The last five years have brought more jarring changes to my industry that the previous thirty. It’s not just me and the journalists from other local media outlets out there hunting for news. The mushroom cloud that is social media allows just about anyone walking by a crime scene to serve as a “reporter”. Snippets of “news” fly at you that come, at times, with conjecture and alarm. I’m not trashing social media, because I use it. But information there can be so fast paced and so very unfiltered. Often, it is our job as experienced journalists to wade through the hysteria to find what’s true and what’s not. It can get confusing for those who consume it all. Who do you trust, the journalist appearing on your television screen, or the 140 characters and the hashtag you saw an hour ago?

Podcasts, blogs, phone apps…it’s overwhelming. I thought BuzzFeed was a place to find out which character from Gilligan’s Island you are most like. Now I find they have a news department. So does Yahoo, Google, and…Comedy Central. Yes, there are people who lump The Daily Show, a comedic parody, with NBC, Fox, and CNN.

It’s confusing for everybody.

Recently, I’ve read references to “the media” as if it was some single, giant, amorphous being sitting in a dark star chamber dictating who gets to know what. Instead, it is a collection of individuals, real human beings with different backgrounds, experiences, and motives for pursuing a career in this often vilified industry. We go about our work in different ways, but when it comes to building trust, the rules are the same. Journalists must be honest. Mislead your viewers, or a source, and your credibility vanishes. You must be fair. There are often ten sides to a story, and the truth can be hard to find. You can’t take shortcuts.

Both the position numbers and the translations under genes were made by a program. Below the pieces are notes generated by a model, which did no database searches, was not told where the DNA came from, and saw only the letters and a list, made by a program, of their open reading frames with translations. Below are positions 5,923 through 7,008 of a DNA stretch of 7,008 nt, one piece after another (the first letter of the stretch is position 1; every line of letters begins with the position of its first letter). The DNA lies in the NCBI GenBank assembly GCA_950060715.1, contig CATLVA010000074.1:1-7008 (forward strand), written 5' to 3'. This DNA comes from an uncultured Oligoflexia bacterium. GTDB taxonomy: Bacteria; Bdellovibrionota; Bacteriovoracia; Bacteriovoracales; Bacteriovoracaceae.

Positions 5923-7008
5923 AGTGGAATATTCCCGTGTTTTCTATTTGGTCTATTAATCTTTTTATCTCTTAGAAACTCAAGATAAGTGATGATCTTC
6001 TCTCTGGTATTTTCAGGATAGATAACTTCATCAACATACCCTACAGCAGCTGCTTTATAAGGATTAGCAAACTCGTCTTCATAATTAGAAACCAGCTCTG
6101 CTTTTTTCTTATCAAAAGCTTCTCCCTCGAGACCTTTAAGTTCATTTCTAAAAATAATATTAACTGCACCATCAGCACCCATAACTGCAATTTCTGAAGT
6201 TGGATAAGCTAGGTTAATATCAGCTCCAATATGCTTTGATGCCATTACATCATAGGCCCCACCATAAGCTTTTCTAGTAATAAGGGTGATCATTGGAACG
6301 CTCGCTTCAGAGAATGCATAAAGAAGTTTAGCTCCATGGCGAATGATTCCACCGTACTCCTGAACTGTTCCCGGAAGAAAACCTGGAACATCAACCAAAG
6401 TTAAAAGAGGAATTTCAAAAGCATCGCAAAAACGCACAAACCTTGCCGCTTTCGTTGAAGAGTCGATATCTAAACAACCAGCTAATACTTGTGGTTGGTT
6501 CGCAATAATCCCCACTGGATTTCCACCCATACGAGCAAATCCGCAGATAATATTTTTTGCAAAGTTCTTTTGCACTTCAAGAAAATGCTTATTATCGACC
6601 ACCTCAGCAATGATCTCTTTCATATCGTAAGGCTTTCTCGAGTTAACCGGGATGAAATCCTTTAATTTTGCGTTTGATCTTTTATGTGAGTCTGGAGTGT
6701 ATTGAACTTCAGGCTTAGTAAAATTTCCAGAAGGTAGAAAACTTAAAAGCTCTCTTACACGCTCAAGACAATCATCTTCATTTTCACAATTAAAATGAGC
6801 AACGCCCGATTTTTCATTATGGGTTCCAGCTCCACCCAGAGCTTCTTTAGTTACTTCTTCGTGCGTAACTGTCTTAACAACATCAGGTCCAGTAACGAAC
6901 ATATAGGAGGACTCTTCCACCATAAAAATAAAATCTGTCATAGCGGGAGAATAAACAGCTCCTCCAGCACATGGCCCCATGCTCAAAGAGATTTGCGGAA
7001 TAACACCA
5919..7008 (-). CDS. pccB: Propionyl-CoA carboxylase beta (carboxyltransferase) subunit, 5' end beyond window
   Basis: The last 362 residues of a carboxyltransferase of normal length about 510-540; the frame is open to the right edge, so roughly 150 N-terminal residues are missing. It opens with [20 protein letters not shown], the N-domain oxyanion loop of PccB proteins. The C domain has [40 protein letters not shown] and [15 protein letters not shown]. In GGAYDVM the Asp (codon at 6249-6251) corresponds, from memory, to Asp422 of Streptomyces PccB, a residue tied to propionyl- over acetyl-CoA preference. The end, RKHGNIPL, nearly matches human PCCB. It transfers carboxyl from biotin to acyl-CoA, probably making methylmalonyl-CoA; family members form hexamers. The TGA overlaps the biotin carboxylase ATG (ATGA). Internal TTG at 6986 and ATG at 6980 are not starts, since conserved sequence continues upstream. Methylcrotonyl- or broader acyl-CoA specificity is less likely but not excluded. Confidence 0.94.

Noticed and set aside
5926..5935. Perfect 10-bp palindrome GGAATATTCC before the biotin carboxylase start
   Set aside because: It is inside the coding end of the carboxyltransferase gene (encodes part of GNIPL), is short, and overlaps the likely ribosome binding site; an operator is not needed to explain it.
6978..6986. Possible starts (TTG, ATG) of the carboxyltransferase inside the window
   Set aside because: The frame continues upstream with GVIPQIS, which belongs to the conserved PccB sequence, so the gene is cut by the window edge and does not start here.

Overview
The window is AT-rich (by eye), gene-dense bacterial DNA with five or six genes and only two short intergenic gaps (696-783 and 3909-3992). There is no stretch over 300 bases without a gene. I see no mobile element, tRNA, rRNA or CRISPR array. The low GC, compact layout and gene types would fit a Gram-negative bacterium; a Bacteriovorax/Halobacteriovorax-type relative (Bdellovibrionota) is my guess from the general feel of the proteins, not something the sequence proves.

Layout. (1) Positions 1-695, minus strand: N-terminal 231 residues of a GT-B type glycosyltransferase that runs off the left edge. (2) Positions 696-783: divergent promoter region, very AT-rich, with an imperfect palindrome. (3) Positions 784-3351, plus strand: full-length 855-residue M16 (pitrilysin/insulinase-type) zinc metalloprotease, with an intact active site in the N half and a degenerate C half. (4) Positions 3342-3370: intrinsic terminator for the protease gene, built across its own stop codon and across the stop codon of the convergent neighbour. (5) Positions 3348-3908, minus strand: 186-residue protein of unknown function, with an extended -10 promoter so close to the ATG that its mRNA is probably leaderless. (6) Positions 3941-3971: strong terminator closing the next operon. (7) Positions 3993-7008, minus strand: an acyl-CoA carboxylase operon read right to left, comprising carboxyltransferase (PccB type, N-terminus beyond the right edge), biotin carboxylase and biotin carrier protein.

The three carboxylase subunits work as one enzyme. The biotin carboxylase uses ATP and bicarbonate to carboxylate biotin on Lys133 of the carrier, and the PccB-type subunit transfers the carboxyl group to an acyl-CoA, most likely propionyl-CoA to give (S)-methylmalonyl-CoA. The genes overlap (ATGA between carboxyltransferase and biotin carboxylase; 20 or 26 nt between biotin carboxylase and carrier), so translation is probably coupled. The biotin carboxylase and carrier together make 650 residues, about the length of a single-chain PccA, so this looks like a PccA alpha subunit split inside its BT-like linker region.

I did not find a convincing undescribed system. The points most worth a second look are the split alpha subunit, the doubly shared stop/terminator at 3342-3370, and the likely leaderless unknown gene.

Those who fake it don’t last. They never do.

I find it important to let everyone in earshot know that I’m nothing special. I make mistakes just like everyone else, and I’m not above admitting it. I have the same struggles and insecurities that you do. Stress often gets the better of me. I do my very best to treat everyone with respect. Sometimes I fail. It’s the cost of being human.

The recent criticism of my business is something I don’t take personally. Instead, I view it as a challenge. The accusations of “fake news” and corruption are coming from more than one place. Even if it’s perception over reality, it should be a concern for every single journalist. There are people in this country who simply don’t believe us, no matter how pure our motives, no matter how hard we work to find and reveal the real truth, and not just our version of it. So, we have to work harder. It’s the only solution.

Lashing out at those who criticize us isn’t productive. I’m not saying we need to back away from our responsibility to hold the powerful accountable, to question and dig and hold our elected officials responsible for their actions. But we have to go about our work fully aware that there are people who do see us as biased and selfish. We need to be more honest than ever, more transparent than ever. We need to be humble. We need to listen.

There are, indeed, people out there posing as journalists who do have an agenda. As true journalists, we need to be more responsible than ever so our voices are heard over the distracting cacophony.

We need to let America hear the crack in our voice, as Walter Cronkite did so long ago.

I sure wish the most trusted man in America was still around to provide some sound advice.

Something tells me that in his gentle, avuncular way, he would remove his glasses, look at me through the television screen, and tell me to stay true to the honest, God fearing values that led me to this business in the first place.